As ornamental plants, clove trees were introduced into Europe, more particularly into Venice, about the beginning of the 16. century.5) , adulteration of clove powder.1) Nevertheless Porta in his writings about the middle of the 16. century, mentions that he had obtained an oil distilled from the stems.2)

On account of the high price of cloves, the aromatic stems remaining after the picking of the blossoms were introduced into commerce as early as the beginning of the 15. century.6) However, they appear to have been used primarily for the

1) Ramusio, Raccolta delle navigationi et viaggi. Venetia 1554, fol. 404b. Edit. Hakluyt Society, London 1874, p. 134.

2) Hasskarl, Neuer Schlussel zu Rumpfs Herbarium amboinense. 1866. Vol. 2, p. 17.

3) Tessier, Sur I'importation du giroflier des Moluques aux Isles de France, de Bourbon et de Sechelles, et de ces is/es a Cayenne. Observations sur la physique. Paris, juillet 1779.

4) Las Colonias espanoles, Islas Filipinas. Madrid 1880, pp. 72 and 122. - Guillain, Documents sur l'histoire, la geographie et le commerce de 1'Afrique orientate. Paris 1856. Tom. 3, p. 318. - Annales de Chim. et Phys. I, 7 (1790), 1-21.

5) Conrad Gesner, Horti Germaniae. 1562. fol. 288.

6) Pegolotti, Delia decima e delle altre gravezze imposte dal comune di Firenze. 1766. Vol.3, p. 98. - Luciano Banchi, I porti della maremma Senese durante la republica. Archivio storico italiano. XII. parte 2 (1880), p. 90. - Bonaini, Statuti inediti della citta di Pisa. Firenze 1857. Vol. 3, p. 106. - Henschel, Janus. Breslau 1846. Vol. 1, p. 40.

Oil of cloves appears to have been distilled for the first time in the 15. century, but probably, like other aromatics, with wine or the addition of spirits of wine. This method of distillation was described by Walter Ryff,3) Conrad Gesner,4) Adam Lonicer5) and others. Gesner also mentions the distillation of the oil, per descensum.6) The pure oil however was, shortly afterwards distilled by Valerius Cordus,7) by Winther of Ander-nach8) and by Porta.9) In the Dispensatorium Nor/cum, oil of cloves was admitted with a number of other oils in the edition of 1589. In drug ordinances it was first mentioned in that of the city of Berlin in 1574.10)

The yield of volatile oil from cloves was determined by Boer-haave,11) Fr. Hoffmann,12) Caspar Neumann13) and H. Trommsdorff.1) Boerhaave remarked that the variation in yield obtained on distillation was somethimes due to the adulteration with cloves which had been exhausted of their oil by distillation and then dried again.2) Bonastre3) in 1827 recognized the acid nature of clove oil and investigated the salt-like compounds of eugenol that were formed with alkalies. Ettling and Liebig4) first showed that besides "Nelkensaure", eugenic acid, there is also present in the oil an indifferent body. Of the older investigations which were restricted mostly to eugenol, those of Dumas5) (1833), Bockmann6) (1838), Calvi7) (1856), Bruning8) (1857), Williams9) (1858), Hlasiwetz and Grabowski10) (1866) and Erlenmeyer11) (1866) may be mentioned.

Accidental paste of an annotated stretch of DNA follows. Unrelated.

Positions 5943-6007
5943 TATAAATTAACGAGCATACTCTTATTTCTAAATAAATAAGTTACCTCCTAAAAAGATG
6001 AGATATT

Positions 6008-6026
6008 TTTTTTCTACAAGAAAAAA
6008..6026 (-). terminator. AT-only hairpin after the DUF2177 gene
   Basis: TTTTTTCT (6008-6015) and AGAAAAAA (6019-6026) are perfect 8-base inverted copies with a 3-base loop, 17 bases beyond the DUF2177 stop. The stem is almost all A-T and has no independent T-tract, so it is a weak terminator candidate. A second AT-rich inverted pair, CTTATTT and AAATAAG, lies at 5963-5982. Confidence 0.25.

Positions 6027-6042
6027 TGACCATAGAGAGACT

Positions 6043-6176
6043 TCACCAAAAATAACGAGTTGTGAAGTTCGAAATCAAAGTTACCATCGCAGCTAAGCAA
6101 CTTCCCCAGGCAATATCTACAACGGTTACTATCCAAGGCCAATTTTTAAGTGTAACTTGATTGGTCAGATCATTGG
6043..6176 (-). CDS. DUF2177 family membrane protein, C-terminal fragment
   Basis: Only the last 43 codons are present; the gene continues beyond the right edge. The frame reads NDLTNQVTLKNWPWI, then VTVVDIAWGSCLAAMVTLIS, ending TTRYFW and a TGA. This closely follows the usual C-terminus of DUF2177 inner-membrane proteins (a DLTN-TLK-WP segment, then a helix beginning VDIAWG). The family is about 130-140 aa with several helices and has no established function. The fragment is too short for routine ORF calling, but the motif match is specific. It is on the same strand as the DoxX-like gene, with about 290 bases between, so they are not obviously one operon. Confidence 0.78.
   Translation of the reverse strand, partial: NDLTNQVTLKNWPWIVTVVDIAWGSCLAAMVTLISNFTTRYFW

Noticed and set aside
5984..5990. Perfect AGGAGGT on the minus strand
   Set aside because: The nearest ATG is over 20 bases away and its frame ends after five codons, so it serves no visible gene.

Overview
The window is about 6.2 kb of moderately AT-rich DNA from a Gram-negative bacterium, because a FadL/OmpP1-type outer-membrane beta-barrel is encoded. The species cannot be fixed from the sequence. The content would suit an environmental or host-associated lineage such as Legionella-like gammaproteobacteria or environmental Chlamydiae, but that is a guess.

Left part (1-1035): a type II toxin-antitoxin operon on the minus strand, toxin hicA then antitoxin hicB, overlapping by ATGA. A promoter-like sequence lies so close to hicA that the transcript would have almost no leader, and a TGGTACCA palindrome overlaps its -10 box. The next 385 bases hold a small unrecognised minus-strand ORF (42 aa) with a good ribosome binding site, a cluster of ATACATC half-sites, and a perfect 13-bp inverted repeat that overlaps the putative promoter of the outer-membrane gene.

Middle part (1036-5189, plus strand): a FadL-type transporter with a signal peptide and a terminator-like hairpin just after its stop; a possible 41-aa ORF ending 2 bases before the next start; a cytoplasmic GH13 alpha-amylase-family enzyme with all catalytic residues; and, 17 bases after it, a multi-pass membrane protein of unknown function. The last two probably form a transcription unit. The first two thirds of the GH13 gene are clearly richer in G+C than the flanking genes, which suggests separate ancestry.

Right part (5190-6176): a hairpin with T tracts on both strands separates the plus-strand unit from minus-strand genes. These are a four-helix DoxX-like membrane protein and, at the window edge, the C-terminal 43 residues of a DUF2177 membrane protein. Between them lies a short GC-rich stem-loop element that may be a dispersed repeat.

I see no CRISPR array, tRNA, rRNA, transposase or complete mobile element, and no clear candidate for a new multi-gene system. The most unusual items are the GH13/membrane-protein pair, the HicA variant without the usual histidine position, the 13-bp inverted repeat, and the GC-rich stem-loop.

1) Baader, Nurnberger Polizeiverordnungen aus dem 13. bis 15. Jahr-hundert. 1861. pp. 19 and 139. - Fluckiger, Zur alteren Geschichte der Pharmazie in Bern. Schaffhausen 1862, p. 21.

2) Baptistae Portae Magiae naturalis libri viginti. Liber de destillatione. Edit. Romas. 1608. p. 75.

3) Gualtherus Ryff, New gross Destillirbuch. 1545. fol. 88.

4) Euonymi Philiatri Ein kostlichertheurerSchatz. Zurich 1555. pp.227, 232. Editio 1557, p. 288.

5) Adami Loniceri Krauterbuch und kiinstliche Conterfeyungen. Editio Peter Uffenbach. 1551. p. 546.

6) Euonymi Philiatri Ein kostlicher theurer Schatz. Editio 1557. p. 288.

7) Val. Cordus, De artificiosis extractionibus liber. Argentorati 1561. pag. 226.

8) Guintheri Andernaci Liber de veteri et nova medicina. Basiliae 1571. fol. 630-635.

9) Jo. Baptistae Portae Magiae naturalis libri viginti. Liber de destillatione. Antverpise 1567. pp. 184 and 379.

10) Estimatio materiae medicae utriusque genus . . . in gratiam et usum publicum civitatum Marchiae Brandenburgensis. Autore Matthaeo Flacco. Berolini anno 1574.

11) Hermannus Boerhaave, Elementa chemiae, quae anniversario labore docuit in publicis privatisque scholis. 1732. Vol. 2, p. 114.

12) Frederici Hoffmannii Observationum physico-chemicarum selectiorum. 1722. Vol. 1, p. 11. - De caryophyllis aromaticis. Halae 1701.

13) Caspar Neumann, Chymia medica dogmatico-experimentalis. Editio Kessel. 1749.